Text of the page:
CHAPEL HILL, N.C. – The Latest on meetings by North Carolina university leaders to discuss toppling of a Confederate statue (all times local):
The board that oversees North Carolina's public universities has asked the University of North Carolina's campus at Chapel Hill to come up with a plan for preserving a Confederate monument torn down by protesters.
The resolution approved Tuesday by the Board of Governors does not indicate whether university leaders favor returning the statue to its former location, or putting it elsewhere.
The resolution simply asks the University of North Carolina at Chapel Hill's chancellor and trustees to present them with a plan for the monument's "disposition and preservation" by Nov. 15.
A week ago, protesters used ropes to pull down the statue known as "Silent Sam" during a demonstration attended by hundreds.
The trustees of North Carolina's flagship university have begun a private meeting to discuss the aftermath of a protest that resulted in the toppling of a century-old Confederate statue on campus.
University of North Carolina Chancellor Carol Folt addressed her trustee board publicly on Tuesday before they went into closed session. She says the statue known as "Silent Sam" has been divisive but tearing it down wasn't the solution.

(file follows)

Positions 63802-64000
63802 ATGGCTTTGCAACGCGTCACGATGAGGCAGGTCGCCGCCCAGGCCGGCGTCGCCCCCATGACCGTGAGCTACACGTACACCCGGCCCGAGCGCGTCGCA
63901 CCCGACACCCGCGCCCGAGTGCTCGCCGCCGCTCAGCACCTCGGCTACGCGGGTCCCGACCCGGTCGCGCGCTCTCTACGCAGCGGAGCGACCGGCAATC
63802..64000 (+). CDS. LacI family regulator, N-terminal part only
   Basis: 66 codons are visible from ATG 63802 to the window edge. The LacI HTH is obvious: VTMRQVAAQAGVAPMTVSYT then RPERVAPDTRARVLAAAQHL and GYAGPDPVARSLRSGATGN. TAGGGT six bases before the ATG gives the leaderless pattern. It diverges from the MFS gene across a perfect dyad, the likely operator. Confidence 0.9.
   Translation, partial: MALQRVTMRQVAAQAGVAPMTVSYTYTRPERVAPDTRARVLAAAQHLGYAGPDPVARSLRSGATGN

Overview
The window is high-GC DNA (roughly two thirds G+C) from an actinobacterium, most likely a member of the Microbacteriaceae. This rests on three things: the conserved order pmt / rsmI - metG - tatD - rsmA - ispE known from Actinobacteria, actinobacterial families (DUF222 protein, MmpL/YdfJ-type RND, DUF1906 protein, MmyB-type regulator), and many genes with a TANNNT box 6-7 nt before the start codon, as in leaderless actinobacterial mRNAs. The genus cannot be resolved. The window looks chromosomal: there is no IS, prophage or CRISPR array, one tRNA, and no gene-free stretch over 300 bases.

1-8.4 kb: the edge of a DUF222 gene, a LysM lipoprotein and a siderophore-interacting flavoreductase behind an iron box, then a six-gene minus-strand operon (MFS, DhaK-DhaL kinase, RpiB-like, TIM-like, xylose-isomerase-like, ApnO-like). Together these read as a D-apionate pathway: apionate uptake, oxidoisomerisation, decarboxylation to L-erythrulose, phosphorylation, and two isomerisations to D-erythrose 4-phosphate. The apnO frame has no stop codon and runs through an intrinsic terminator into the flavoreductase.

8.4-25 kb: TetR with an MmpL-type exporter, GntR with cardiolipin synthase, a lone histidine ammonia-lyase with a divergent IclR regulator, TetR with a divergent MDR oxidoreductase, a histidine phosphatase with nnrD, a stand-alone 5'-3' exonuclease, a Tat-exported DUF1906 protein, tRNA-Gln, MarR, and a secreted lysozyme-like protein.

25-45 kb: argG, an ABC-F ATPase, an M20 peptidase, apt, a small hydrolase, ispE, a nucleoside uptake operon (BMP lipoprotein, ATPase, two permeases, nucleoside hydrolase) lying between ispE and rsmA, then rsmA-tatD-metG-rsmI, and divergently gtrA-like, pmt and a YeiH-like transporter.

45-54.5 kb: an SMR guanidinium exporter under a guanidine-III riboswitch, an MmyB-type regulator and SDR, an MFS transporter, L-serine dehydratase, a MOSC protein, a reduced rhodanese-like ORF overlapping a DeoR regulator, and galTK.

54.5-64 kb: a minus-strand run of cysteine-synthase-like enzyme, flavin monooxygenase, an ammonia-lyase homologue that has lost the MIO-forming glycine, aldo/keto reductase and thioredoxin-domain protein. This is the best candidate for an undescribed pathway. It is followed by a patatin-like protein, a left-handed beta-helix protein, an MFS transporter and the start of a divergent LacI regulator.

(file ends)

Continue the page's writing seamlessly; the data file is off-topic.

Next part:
An agenda for the meeting says the trustees will receive a briefing on the criminal investigation, future public safety plans and legal options for the statue, which is now in temporary storage. The board of governors that oversees the statewide university system is having a special legal briefing later in the morning.
A week ago, protesters used ropes to pull down the statue during a demonstration attended by hundreds.
The boards that govern North Carolina's flagship university are holding special meetings a week after protesters tore down a century-old Confederate statue on campus.
The University of North Carolina declined to confirm the purpose of the specially convened meetings Tuesday, a week after the fall of the statue known as "Silent Sam."
The UNC system's Board of Governors is receiving a legal briefing, according to a public agenda that doesn't offer further details.
Trustees of the main Chapel Hill campus are also meeting separately. Both boards are planning to hold at least part of their meetings in sessions closed to the public, according to meeting notices.
A UNC spokeswoman declined to provide further information.
A week ago, protesters used ropes to pull down the statue during a protest attended by hundreds.